A major misconception of the oral tradition is that it consists of and continues through words or (for the purpose of this essay) lyrics only. This misconception is defied every time a musician plays a note on his instrument. Along with words, vocalized tone and rhythm play an important role in the oral tradition. These two elements are just as important in oral communication as words because it allows for communication of a nonverbal nature, even subconsciously at times, in all languages. Bornman insists that “while the whole European tradition strives for regularity – of pitch, of time, of timbre, and of vibrato – the African tradition strives precisely for the negation of these elements.”Order now
Traditionally African languages did not restrict a single word to having one particular definition; rather one had the freedom to speak freely using words at their own discretion with their own unique meanings in mind. Along with words came how the words were spoken. This was in fact the intention of the true oral tradition, made up of a person’s unique response to another’s oral statement.
Ben Sidran explains: “…all oral communication is a direct reflection of the immediate environment and of the way in which members of the oral community relate to that environment.” We now can draw the comparison to music with Bornman’s assertion that “In music, the same tendency toward obliquity and ellipsis is noticeable: no note is attacked straight; the voice or instrument always approaches it from above or below.”8 In large part, the complexity of this rhythmic approach is due to the value placed on spontaneity and the instinctively communal nature of oral improvisation.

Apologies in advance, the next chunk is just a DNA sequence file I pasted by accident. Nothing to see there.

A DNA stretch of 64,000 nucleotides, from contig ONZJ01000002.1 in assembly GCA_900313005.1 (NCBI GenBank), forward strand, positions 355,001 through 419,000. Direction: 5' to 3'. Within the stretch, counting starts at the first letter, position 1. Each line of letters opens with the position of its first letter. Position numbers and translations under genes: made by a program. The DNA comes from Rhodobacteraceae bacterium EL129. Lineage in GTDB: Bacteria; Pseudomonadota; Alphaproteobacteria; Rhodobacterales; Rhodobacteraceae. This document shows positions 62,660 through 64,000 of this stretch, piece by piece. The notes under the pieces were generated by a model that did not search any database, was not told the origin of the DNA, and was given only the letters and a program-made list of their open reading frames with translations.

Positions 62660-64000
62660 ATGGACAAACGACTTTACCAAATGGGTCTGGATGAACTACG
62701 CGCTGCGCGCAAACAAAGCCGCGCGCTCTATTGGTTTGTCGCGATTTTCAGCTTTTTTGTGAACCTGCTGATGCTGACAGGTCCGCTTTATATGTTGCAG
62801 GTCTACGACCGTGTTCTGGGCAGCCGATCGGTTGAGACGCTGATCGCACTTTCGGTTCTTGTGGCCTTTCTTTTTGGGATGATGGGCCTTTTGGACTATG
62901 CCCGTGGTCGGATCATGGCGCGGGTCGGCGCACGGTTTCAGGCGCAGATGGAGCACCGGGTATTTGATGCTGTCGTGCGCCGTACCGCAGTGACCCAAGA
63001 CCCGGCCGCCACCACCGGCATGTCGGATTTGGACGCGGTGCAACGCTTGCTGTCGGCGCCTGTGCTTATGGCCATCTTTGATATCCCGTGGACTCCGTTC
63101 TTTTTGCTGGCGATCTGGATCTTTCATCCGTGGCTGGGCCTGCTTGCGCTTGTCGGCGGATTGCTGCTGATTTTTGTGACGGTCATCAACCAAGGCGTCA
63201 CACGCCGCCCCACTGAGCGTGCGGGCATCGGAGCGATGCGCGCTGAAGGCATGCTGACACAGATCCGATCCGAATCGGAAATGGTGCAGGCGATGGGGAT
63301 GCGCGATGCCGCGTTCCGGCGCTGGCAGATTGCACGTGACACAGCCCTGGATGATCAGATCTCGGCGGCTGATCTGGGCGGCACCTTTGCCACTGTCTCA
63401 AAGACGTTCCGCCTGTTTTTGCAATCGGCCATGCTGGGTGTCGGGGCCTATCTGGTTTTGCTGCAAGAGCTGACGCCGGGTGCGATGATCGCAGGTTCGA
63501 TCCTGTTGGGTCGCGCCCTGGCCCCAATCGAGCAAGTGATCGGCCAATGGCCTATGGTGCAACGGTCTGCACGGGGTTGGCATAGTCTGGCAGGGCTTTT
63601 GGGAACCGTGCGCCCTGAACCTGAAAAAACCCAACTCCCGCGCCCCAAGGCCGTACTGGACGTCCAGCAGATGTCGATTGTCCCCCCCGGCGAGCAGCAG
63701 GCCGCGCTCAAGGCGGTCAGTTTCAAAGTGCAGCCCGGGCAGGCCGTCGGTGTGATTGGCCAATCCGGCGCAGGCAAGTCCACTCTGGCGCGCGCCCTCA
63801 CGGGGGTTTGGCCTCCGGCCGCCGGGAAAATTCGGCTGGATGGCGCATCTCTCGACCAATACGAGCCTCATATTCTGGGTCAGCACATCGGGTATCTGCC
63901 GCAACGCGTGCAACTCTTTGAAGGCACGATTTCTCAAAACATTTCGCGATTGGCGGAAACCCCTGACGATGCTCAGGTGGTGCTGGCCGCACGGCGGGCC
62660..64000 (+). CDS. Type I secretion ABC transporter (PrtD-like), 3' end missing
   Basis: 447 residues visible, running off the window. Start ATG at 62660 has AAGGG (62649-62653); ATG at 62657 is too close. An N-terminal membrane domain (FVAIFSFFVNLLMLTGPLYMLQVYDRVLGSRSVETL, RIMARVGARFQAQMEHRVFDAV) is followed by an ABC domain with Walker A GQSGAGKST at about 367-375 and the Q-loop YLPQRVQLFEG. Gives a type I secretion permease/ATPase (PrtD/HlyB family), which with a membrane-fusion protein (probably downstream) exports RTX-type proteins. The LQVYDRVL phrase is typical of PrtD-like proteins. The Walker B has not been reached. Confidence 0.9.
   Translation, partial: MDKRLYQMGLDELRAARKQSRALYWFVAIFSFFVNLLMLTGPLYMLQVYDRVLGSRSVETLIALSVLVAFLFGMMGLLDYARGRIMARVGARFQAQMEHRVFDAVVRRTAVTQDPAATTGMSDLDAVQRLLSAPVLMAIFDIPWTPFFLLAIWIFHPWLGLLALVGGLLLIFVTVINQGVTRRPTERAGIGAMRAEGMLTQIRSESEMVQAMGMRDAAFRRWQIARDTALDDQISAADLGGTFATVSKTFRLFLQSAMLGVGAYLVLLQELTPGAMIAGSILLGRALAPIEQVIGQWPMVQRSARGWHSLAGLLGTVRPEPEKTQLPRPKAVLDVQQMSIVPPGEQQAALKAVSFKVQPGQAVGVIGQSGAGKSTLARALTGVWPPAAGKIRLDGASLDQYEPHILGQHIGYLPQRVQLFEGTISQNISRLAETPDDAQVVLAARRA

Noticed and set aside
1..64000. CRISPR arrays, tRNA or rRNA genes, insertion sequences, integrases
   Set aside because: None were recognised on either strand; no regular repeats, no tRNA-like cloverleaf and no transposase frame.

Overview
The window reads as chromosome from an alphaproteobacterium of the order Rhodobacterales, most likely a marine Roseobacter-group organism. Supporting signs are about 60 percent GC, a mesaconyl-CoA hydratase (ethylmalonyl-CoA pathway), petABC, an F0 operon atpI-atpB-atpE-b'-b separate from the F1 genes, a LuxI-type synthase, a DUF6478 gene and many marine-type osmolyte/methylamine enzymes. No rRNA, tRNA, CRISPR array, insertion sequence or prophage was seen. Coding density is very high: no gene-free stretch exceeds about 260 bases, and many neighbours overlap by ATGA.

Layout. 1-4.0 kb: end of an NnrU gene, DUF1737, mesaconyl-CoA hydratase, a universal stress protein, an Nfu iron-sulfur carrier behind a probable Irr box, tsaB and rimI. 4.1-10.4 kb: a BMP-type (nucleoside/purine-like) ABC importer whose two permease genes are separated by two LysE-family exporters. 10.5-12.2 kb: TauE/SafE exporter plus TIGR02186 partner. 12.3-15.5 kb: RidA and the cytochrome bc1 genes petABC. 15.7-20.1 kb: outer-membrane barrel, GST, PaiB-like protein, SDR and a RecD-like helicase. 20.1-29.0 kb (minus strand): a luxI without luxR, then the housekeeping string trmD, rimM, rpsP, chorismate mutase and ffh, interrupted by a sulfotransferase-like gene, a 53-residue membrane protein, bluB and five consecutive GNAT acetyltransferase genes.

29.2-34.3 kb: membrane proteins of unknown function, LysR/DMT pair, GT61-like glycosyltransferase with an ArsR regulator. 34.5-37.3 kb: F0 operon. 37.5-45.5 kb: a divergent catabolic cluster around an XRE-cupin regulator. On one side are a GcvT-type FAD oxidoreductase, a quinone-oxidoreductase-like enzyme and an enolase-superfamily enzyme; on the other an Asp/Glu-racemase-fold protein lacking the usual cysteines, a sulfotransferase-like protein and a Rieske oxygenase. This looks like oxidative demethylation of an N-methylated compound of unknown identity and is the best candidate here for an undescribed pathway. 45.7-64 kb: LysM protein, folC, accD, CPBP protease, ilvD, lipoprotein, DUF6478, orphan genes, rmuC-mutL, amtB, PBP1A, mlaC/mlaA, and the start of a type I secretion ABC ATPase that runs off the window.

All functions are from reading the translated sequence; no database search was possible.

This talent is a role of the larger oral approach toward time and the consequent emotional connection with events as they happen. By failing to label emotional content along the rigid lines of verbal definition, a result of the stress on vocalization, musicians have aided the survival of the oral tradition. They are able to do this effectively because they celebrate the feeling of any given moment as a unique experience, rather than as a part of some pre-written text book.
By separating every moment or significant experience they are able to improvise and create their own unique tune. The ability to experience and communicate emotional content on such a broad level is characteristic of the oral man’s failure to detach intellectually: to not categorize, specialize, or analyze. Ultimately, this is a necessity in the survival of the oral tradition. In some ways it has become much more a manner of presentation than a way of experiencing.
Abandoning strict rules of tonality came naturally to, internationally renowned South African pianist, Abdullah Ibrahim. He says in an interview before his 1996 concert celebrating Mandela’s inauguration, “Ever since I was a kid I was playing in that direction… And then it just got to a point in New York in the late ’60s with the avant-garde. What happened was that we just got to a state of such technical proficiency that we could execute anything.
Practically, though, it got to the point that we couldn’t eat. Really, nobody wanted to listen. From a technical perspective it was quite complex, and then I realized you can use very eloquent language to say something, but if people don’t understand what the hell your talking about… Using basic language you can get the same kind of message… but as for me it was not just a conscious decision to move away from it, it was natural.”9
What comes next is perhaps the crucial element in Ibrahim’s musical odyssey toward tonality, perhaps in his political and spiritual one as well. “I think maybe because of the involvement in the struggle in South Africa, in some ways we were just forced to deal with what people saw as normal, basic issues, you know. We had to deal with people, and so the music has to relate to people. And for us it was a blessing in disguise because that is how the music always related anyway, traditionally.” For all the Western influence in Ibrahim’s music, from Debussy to Duke Ellington, his music is distinctly African.